The Courier News from Blytheville, Arkansas on June 27, 1966 · Page 12
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The Courier News from Blytheville, Arkansas · Page 12

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Blytheville, Arkansas
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Monday, June 27, 1966
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Page 12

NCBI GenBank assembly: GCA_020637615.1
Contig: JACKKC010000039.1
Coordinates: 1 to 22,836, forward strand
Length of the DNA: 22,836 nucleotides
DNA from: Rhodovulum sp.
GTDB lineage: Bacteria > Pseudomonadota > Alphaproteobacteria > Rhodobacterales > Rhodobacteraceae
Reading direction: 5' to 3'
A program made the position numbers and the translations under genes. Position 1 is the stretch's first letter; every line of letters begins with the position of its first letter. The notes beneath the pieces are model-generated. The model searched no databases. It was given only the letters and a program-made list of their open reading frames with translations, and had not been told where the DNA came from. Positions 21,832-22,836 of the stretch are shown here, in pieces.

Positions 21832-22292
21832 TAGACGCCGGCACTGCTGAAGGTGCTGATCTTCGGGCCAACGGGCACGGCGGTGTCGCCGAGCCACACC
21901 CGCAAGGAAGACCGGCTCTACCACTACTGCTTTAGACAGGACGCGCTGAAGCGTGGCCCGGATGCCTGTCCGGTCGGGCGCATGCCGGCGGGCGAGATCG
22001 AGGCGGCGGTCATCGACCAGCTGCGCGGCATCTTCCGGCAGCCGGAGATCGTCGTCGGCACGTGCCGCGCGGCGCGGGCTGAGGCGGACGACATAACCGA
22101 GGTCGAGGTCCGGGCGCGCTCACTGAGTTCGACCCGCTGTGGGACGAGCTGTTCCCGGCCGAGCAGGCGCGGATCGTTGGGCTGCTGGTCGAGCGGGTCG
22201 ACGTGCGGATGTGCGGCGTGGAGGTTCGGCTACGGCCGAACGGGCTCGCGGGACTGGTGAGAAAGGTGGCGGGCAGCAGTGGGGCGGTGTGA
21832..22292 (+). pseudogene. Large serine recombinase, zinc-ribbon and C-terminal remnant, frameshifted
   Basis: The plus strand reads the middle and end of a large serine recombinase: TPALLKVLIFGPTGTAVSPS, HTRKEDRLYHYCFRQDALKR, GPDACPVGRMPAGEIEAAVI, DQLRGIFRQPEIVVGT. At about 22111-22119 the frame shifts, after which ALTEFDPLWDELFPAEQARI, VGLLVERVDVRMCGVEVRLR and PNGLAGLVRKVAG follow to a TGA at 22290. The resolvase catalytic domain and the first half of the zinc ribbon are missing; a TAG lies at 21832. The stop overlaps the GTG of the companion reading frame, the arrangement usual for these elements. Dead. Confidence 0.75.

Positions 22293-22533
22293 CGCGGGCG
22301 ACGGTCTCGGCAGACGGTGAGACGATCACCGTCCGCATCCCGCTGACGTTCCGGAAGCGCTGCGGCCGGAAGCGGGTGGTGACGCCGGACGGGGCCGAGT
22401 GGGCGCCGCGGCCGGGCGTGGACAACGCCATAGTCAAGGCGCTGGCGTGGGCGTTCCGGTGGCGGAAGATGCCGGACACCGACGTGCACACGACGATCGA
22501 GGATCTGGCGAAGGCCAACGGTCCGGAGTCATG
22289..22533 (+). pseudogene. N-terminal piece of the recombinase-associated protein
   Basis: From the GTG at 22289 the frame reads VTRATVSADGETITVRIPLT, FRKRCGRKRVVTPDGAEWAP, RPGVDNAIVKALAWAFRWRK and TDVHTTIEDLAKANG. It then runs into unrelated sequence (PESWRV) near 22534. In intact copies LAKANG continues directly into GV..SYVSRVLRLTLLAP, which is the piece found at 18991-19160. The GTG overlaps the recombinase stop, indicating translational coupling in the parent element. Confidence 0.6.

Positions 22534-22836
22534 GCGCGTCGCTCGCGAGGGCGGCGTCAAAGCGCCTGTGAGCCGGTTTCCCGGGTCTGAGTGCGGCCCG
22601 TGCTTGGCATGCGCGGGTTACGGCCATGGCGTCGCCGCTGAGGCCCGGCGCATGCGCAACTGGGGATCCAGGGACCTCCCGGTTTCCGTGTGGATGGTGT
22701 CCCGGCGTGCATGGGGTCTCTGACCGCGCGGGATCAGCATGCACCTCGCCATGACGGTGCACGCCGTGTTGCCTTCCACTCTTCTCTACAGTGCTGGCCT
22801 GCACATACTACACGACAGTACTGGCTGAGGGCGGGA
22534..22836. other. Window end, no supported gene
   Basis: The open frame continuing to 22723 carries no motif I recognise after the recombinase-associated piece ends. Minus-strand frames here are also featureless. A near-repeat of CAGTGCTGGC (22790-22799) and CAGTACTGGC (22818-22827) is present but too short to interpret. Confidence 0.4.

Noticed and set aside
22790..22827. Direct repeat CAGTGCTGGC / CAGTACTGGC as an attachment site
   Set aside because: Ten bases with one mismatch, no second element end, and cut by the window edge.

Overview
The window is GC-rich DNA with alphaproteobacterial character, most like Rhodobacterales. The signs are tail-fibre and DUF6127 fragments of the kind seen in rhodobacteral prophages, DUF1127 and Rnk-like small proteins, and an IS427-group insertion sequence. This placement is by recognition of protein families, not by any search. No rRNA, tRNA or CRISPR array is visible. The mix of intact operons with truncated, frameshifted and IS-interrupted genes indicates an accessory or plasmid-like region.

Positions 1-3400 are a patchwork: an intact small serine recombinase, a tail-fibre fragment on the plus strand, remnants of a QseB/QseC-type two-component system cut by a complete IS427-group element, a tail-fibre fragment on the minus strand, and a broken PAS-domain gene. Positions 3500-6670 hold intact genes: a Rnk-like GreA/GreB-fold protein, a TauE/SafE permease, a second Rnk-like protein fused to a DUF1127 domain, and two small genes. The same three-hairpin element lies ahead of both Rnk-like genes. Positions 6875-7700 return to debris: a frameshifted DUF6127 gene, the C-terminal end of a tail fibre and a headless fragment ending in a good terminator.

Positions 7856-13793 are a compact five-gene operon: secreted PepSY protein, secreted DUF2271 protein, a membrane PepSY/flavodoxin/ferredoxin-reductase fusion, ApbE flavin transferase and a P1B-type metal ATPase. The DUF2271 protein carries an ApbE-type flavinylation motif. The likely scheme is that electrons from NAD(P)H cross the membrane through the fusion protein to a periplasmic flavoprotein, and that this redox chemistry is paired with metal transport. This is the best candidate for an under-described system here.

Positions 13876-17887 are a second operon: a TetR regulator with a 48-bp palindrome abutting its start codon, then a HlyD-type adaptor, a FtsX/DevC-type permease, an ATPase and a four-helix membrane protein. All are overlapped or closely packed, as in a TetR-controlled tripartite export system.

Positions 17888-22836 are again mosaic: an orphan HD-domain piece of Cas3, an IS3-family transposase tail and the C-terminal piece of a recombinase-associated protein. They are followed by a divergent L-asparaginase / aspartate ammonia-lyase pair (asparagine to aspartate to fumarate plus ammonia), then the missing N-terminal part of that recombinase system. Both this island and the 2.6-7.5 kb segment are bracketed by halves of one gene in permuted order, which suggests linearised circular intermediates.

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Pag* Twelve - BlytHerllte (Arii.) Courier Wew» - Monilay, June g, MM Daily Record Weather I). S. Weather Bureaa Agricultural service Reiser, Ark. •Monotony of dry weather continues in Arkansas. The short- range forecast does not mention showers, and even the five- day outlook delays the most likely shower period until next weekend. A high pressure is over Michigan and a broad flat area of high pressure covers the southeast states and a mechanism for touching off showers is ab- tent. Yesterday was the warmest day of the year in many places with 100 degrees or higher being recorded at Little Rock, Calico Rock, Judsonia and Morrilton. Overnight lows were in the 60's and low 70's. The five day outlook (to 6 a.m. next Sunday) calls for temperatures to average two to five degrees above normal. Normal highs 89-94; lows: 67-73. Rainfall will be of little consequence and will average one-tenth of an inch or less with a few amounts nearing a balf inch. Thundershowers are most likely near the weekend. Increasing moisture stress is being noted in all crops and growth has slowed nearly to a standstill in much of the central and south delta. Irrigation systems will get a heavy workout this week. The Southeast Branch Experiment Station at Rohwer is in its S6th consecutive day without measurable rainfall and this situation is common through much of the south and east portions of Arkansas. Saturday's high—M Sunday's low—71 Yesterday'6 high—101 Overnight low—73 Weekend precipitation—non« Precipitation Jan. 1 to date—27.91 Sunset today—7:17 Sunrise tomororw—4:« • This Date A Year Ato Yesterday's high—82 Overnight .low—72 Precipitation Jan. 1 to date—33.81 World Deaths BETHESDA, Md. (AP)-Rear Adm. Frank A. Leamy, 66, superintendent of the U.S. Coast Guard Academy for three years before his retirement in I960, died Friday of a heart attack. A native of Philadelphia, Leamy was graduated from the academy in 1924 and commissioned. He became a rear admiral in 1954. NORWALK, Conn. (AP)-Dr. Julian M. Rogoff, 82, a pioneer In adrenal gland research, died Saturday. Dr. Rogoff was an originate of the modern treatment for Addisbn's Disease. OBITUARY Mrs. Ha'ilie Gill Succumbs Here Mrs. Hattie Gill, wife of L. C. Gill of 626 W. Walnut St., died yesterday at her home. She was ft. Born in Dyer County, Tennessee, Mrs. Gill has been a resident here for the last 50 years. She was a Methodist and a member of the American Legion Auxiliary and the Golden Age Club. Besides her husband, she leaves two daughters, Mrs. T. J. Cabe of Scranton, Penn., and Mrs. G. N. Robinson of Fort Walton Beach, Fla.; Two sons, Lowell Gill of Detroit, Mich., and Max F. Gill of Chattanooga, Tenn.; Nine grandchildren and five great grandchildren. Funeral services will be held tomorrow at 2 p.m. at Cobb Funeral Home chapel, with Rev. E. H. Hal! and Rev. Virgil Keeley officiating. Burial will be in Elmwood Cemetery. Pallbearers will be George Ingram, Joe Davis, Stanley West, Joe Shanks, Brady Anderson, Woodrow Cook and Eddie Ford. Rex Tucker Funeral services for Res Tucker will be held at 4 p.m. today at Second Baptist Church of Clio, Mich., With Rev. Nornan Jameson officiating. Mr. Tucker WM a. H« IMVW Uf wife, Mn. Jofe Tucker; A daughter, Kimberty Rene* Tucker; Hii parents, two Men, and Markets Last Open High Low Chicago Wheat July 184'« 186 184'/2 185'/4 Sept. Dec. 187% 193H 189'/4 194 187V8 192'/s Chicago Soybeans July 355'/4 364 253 Aug. 346 Sept. 318'/4 364 357 327'/4 253 346 314V4 188'/4 188% 363>/4 327% VIET NAM New York Stocks Texas GS 108 Chrysler 40 RCA AT&T Dow 51% 56% 68 Xerox 253'Xi GM 80% Pan Amer ,. 73% Ford .' 45% Where's the Fire? Shed fire, Brogdon and So. 61, 6 a.m., Sunday. US-Japanese Ties To Be Extended TOKYO (AP) — A committee Q! Japan's ruling Liberal-Dem- cratic party today advocated increased military ties with the United Staes. security, matters urged that the U.S.-Japan security reaty be extended in 1970 for a third 10 years. Westinghouse 57% U. S. Steel 45% Curtis Pub 10% Comsat 60 Amer. Motors 10% Sears 56*4 Parke Davis 32% Gen. Elect llfii Beth. Steel 34 Reynolds Tob 37% Standard NJ 67 Holiday Inn 44% Ark-La 46% Ark-Mo 14% Divco-Wayne 35 (Continued from Page One) recent air attack*. Immediately after letting loose their heavy bombardment, pilots of the low-level jets radioed they saw huge explosions accompanied by thick black smoke. One flier banked sharply to avoid a glowing orange fireball at 3,000. "An entire hill erupted," another pilot said. While the air blows were being dealt against the North, U.S. pilots killed an estimated 70 Communists, destroyed 460 'buildings and hit 36 river sampans in -South Viet Nam, a spokesman said. An American spokesman reported light casualties over-all in the fighting 13 miles from Hue. However, one Marine company took heavy losses from a Communist mortar barrage Saturday when several Marine battalions began Operation Jay. The Marines were backed up by units of the Vietnamese 1st Division, some of whose men sided with Buddhist rebels in Hue in the weeks of political turmoil in the northern city. In another move to neutralize dissident Buddhists, government troops seized radio equipment in a pagoda where the struggle movement had made antigovernment, anti-American propaganda broadcasts. Though his ranks are divided following Premier Nguyen Cao Ky's firm stand against the militants, the nominal head of the Buddhist Institute voiced a mild threat to boycott the Sept. 11 election for a constituent assembly to draft a constitution. "It is possible we will boycott the elections," the relatively moderate monk Thich Tarn Chau told newsmen. He said a final decision will be made by the institute's council. The institute is the political The party committee studying arm of the United Buddhist Church which claims to speak for two million persons. Thich Tri Quang, Ky's leading Buddhist opponent, entered the 20th day of a sugared-llquld diet 1 at the Saigon clinic where the government placed him alter his arrest in Hue last week. Doctors said the 42-year-old monk was in a state of near exhaustion and could lapse into a coma at any time. He has vowed to continue the fast until the government resigns. The vas U.S. military building program continued to be jeopardized by a strike for higher pay by 13,000 Vietnamese construction workers in the Saigon area, now in the seventh day. They are employes of the American construction combine that handles the Pentagon's projects throughout South Viet Nam. The work affected by the strike includes new runways at Saigon's overtaxed Tan Son Nhut airport, expanded port facilities and construction of a new U.S. Embassy. Marine officers told Associated Press correspondent Bob Gassaway with Operation Jay that the air strikes and cannon fire had forced the Communists into caves and now the Marines would have to dig them out. The U.S. Marine Corps told of the dramatic escape of two young Leathernecks after a month and a half of Viet Cong captivity. Sgt. James S. Dodson, 23, of York, Pa., and Lance Cpl. Walter W. Eckes, 20, of New York City, met to a Viet Cong mountain camp shortly after their separate captures by stray guerrilla bands in the Da Nang area early last month. Fed a daily dose of lectures on communism, Dodson and Eckes began plotting to escape. They got their chance one night while they were eating rice with three guards who had carelessly propped their carbines against a tree. Dodson jumped up, grabbed a gun, cocked it and wheeled around at the astonished guards. "They looked at me, I looked at them," he said. "Then they ran." For four grueling days, Dodson and Eckes marched through snake-infested elephant grass, along mountain trails and across muddy itreams and riv- en. •ally, they saw that they thought was the searchlight of Da Nang air base and the lights of the city. The next morning they stumbled into a government outpost a short distance awav from the Marine base at An Hoa. "Man, it felt good!" Dodson said. FRYERS Cut-up Tray-Pak CAKE MIXES Kroger . . . Grade A Fresh Eggs <w mp«l*i **t |t«*4 by U.S. Cart with coupon and $5.00 addition*) purchase, exel. tobacco CANTALOUPES 3 for 89 Picked At Pen Slip For Fine Texture And Flavor-Sweet (Joodnexs! Golden Ripe BANANAS 2 Ib. 25c MEREDITH 'Continued from Page One) ing. Some of the marchers chanted "black power" — the theme emphasized by the more militant civil rights forces partici- paing in he crusade. As Sunday's column passed through a white residential section, a white man in the march shouted out to spectators, "Hello friends." 'Friends, hell," a white woman on a sidewalk yelled back. At the Capitol, King, who heads the Southern Christian Leadership Conference, said the rally "brings to a majestic close our long and turbulent trip through the state of Mississippi. It is the greatest demonstration for freedom in the state of Mississippi to date." He hailed Meredith, saying, "It was his bravery, his majestic scorn of crippling fear that originated this march." Among the whites joining the final day's procession were AFL-CIO Vice President Walter P. Reuther and Justice Michael Musmanno of the Pennsylvania Supreme Court. There were no serious incidents reported along the eight- mile route. Some 2,000 whites clustered near the Capitol, impassively watching the rally. They included 50 Ku Klux Klansmen wearing green pants and shirts, with white ties and whit* belt*. "We just came down here to make sure these niggers don't cause any trouble," said a leader, who declined to give his name. "If they don't, we won't." The man said his Klan group was the Black Knights of the Green Forest. American flags fluttered in the hands of many marchers. At Tougaloo, Willie Ricks, a militant leader of the Student Nonviolent Coordinating Committee, went down the line of marchers and took American flags from those who would surrender them. The Rev. John Morris, an Atlanta, Ga., Episcopalian priest, tried to stop Ricks. Then one of King's aides took the flags from Ricks, handing them back to the marchers. "Those are our flags," he said loudly. It was Ricks who repeatedly called during the 22-day trek for a black power crusade and hreatened that white blood would be spilled if any more Negroes were killed. Although Meredith, King and the other speakers emphasized unity, the squabbles and dissension that marked the march continued on the final day. The leaders voted to exclude the National Association for the Advancement of Colored People and particularly its Mississippi leader, Charles Kvers, from participating in the rally on the grounds that Evers and the NAACP did not lend sufficient support to the march. Evers called the black power theme "just a figure of speech." "It scares hell out of the white people. That's what it's for." "But Negroes, who comprise only 20 per cent of the population in this country, are foolish to talk about black power," he told an interviewer. 'We have got to have power within the power." John Doar, assistant U.S. at- torney general and head of the Justice Dedpartment's Civil Rights Division, stood in the street near the Capitol listening to the speeches. Doar, who has spent much of the past decade roaming through the South in an effort to solve racial problems, accompanied the marchers along most of the route from Memphis to Jackson as an observer. James Llvermore, Jl-year-oM engineer, last Oct. 22. Christine said she may nama the baby Nicholas because it was Christmas when she first knew she was expecting. Remember Pay Your Paper Boy $1.5 Million Grant Offered HendrixCollege CONWAY, Ark. (AP) - Hendrix College has been offered a $1.5 million challenge grant from the Ford Foundation, but must raise $3.75 million by July 31, 1969 to get the grant. The foundation said there would be no restriction on the spending of the funds if Hendrix meets the challenge. Dr. Marshall Steel, Hendrix president, said the money would be used for construction primarily. Bishop Paul V. Martin of the Arkansas Area of the Methodist Church said the two annual conferences in the state have agreed to raise $1.2 million. Hendrix is a Methodist school. Christine Has Son LONDON (AP) — Christine Keeler, central figure in Britain's 1963 sex-and-politics scandal, has given birth to a son, it was announced Sunday. Christine, 24, gave birth prematurely last Wednesday. The baby weighed 6 pounds, 11 ounces. It was not expected until July 8. The former playgirl married IN THE "ROBATE COURT FOR THE CHICKASAWBA DISTRICT OF MISSISSIPPI COUM-i TY, ARKANSAS. IN THE MATTER OF THE ESTATE OF LOUIS IVERSON RICE, DECEASED. : NO. 438J NOTICE Last known address of decedent: 1062 Holly Street, Blytheville, Arkansas. ! Date of Death: June 10, 1965; The undersigned was appoint-' ed Administrator of the Estat« of the above-named decedent on the 17th day of June, 1966. : All persons having claims against the estate must exhibit them, duly verified, to the un-; derground within six months from the date of the first publication of this Notice or they shall be forever barred and precluded from any benefit in the estate. This Notice first published 20th day of June, 1966. Donald E. Rice, Administrator c/o H. G. Partlow, Jr. Attorney at Law P. 0. Box 406 Blytheville, Arkansas 6-20, 37 Service! By Call FUNERAL HOME Intejritj MRS. HATTIE GILL, > p.m., Tun- day, Cobb Chapel. Hot Weather Styles From R. .D. Hughes Co. \ TALK ABOUT SHORT SUBJECTS And talk about comfort... this pair of Post-Grad Shorts brings air-conditioning along wherever you go. Uncluttered pleatless front and the true tapered look are part of these traditional shors. Belt loops, too. Washable fabrics, Spring shades in «asy-to-care-for Post-Grad Walk Shorts by h.i.g. You'll need several. Why be caught short? From KEY MAN INSTANT-WEAR "no-iron" Slacks of TITAN CLOTH .. .the slack* with "the Shop*"! Younger men look their best because they're in the bst shape possible with these Key-Man Pacer Ivy Model slacks. INSTANT-WEAR "no-iron" keeps their knife like crease everlastingly sharp— eliminates wrinkles, too. Titan Cloth is a plied yarn fabric of unusual strength. Because of Fortel these slacks are guaranteed for one full years wear! $700 7 -ompami I 0 fii* Appart/ tor Mm ana* Bays MASON DAY